Football (or soccer in America) is one of the most popular sports in the world, it is played worldwide from the United Kingdom to the Laos Islands. Usually called the beautiful game, fans' traditions are inherited from parents to children, and legendary players are venerated as demigods. However, with its growth, also came the growth of a billions-worth “non-profit” industry governed by FIFA. The love of the game is also used to explore the concept of “nation” and has a long history with dictatorships using “passion” to cover up their human rights violations as well as attempts to use it to reinforce national identities while reinforcing racial stereotypes. The present study examines the relationship between fans and identities (as well as how they perceive rivals), the exploitation of the sport for nationalistic purposes and how athletes carry that mission, and how racism and football are intertwined with a special focus on Latin America and Europe due to their long history with the sport.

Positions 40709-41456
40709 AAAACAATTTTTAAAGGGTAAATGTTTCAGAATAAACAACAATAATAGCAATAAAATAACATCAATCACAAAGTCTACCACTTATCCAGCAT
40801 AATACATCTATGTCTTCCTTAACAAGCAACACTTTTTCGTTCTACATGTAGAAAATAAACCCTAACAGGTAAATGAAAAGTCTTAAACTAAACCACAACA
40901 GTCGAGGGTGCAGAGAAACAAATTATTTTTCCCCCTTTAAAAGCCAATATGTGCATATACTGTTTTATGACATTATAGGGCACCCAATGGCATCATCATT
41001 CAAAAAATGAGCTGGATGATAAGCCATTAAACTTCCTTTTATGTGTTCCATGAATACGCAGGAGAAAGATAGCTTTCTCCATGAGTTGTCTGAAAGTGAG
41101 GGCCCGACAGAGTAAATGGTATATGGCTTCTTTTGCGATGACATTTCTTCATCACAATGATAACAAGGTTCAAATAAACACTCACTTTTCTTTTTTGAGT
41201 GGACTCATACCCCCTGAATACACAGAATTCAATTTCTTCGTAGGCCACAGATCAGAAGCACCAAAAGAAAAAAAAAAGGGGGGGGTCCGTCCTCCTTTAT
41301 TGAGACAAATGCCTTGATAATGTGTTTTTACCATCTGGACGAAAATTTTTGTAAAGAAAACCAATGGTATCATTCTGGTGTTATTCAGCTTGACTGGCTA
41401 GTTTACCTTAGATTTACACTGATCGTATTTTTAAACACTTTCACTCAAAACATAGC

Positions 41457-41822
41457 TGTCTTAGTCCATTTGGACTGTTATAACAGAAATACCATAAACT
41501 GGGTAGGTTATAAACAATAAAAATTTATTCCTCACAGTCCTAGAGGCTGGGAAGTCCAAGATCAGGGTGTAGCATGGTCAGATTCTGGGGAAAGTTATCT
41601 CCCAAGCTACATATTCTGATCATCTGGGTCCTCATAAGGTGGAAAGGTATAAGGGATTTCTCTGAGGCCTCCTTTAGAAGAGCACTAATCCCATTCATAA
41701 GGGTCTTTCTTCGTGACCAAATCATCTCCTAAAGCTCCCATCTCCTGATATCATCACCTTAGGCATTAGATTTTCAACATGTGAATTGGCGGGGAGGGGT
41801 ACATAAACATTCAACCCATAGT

The research for this study consisted of peer reviews from different studies on the sport, from the sociological to the political level, as well as zoom interviews with fans around the world and questions done in the r/soccer subreddit. Interviews were from 7-10 total people, and roughly ten answers to the question on reddit. Among the limitations for this study is how fans are a heterogeneous group - and how most fans do not think alike, and the major findings were that even though some people choose to become fans on their own, it is usually a family tradition and that people usually prefer a nation win over a club win.
Bachelor of Arts (B.A.)
College of Sciences
School of Politics, Security, and International Affairs
Natera Benitez, Paula Andreina, "Sport, Masculinity, Race and Nation: A Case of Fandom and the Football Industry" (2022). Honors Undergraduate Theses. 1178.
Restricted to the UCF community until 5-1-2022; it will then be open access.